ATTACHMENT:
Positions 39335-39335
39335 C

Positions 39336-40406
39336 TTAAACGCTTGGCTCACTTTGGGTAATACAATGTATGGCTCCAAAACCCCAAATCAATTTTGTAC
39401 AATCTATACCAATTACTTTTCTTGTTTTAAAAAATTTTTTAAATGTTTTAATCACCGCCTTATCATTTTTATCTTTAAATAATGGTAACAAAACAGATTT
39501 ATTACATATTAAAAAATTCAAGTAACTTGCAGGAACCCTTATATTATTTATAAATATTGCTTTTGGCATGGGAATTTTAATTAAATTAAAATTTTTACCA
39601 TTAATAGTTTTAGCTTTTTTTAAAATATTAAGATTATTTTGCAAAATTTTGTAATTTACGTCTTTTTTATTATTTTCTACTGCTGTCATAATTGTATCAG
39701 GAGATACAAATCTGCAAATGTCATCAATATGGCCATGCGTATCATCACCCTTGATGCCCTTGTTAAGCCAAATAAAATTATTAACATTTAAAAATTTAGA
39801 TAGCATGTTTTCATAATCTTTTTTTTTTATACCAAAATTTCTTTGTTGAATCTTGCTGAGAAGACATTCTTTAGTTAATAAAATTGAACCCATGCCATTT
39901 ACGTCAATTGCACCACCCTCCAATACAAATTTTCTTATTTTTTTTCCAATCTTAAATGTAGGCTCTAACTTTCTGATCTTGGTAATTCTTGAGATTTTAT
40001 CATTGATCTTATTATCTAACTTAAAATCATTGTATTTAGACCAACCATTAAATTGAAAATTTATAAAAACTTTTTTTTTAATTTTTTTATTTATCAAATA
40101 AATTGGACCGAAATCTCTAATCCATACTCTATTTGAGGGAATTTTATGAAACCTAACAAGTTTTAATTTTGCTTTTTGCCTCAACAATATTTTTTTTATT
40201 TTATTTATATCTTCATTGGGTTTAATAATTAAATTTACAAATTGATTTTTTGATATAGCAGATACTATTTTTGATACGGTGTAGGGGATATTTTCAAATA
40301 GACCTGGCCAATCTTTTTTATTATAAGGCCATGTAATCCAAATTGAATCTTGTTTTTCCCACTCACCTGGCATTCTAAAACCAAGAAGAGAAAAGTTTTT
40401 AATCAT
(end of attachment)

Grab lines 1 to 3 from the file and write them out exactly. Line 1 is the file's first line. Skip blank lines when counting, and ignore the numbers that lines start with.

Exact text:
Positions 39335-39335
39335 C

Positions 39336-40406